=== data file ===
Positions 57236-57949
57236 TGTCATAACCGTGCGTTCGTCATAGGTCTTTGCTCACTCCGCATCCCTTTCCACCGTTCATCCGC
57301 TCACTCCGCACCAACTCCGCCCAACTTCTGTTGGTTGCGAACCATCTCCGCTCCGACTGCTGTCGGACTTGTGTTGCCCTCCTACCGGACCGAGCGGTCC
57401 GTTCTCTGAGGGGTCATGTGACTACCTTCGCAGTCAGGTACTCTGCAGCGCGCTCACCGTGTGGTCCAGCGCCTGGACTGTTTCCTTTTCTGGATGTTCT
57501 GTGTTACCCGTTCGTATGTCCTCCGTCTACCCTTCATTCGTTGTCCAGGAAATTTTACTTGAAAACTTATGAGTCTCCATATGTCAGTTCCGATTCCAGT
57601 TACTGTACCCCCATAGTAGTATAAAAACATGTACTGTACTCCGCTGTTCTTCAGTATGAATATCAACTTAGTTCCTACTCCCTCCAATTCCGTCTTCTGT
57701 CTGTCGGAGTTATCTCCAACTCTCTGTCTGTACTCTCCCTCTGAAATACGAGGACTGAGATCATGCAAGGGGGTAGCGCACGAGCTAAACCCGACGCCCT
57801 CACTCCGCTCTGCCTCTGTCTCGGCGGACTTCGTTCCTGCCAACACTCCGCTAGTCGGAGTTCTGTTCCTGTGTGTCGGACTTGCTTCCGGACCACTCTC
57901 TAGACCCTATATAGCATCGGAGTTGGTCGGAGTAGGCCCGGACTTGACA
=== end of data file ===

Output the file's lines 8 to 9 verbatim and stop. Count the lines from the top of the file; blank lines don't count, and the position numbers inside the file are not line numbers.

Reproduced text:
57801 CACTCCGCTCTGCCTCTGTCTCGGCGGACTTCGTTCCTGCCAACACTCCGCTAGTCGGAGTTCTGTTCCTGTGTGTCGGACTTGCTTCCGGACCACTCTC
57901 TAGACCCTATATAGCATCGGAGTTGGTCGGAGTAGGCCCGGACTTGACA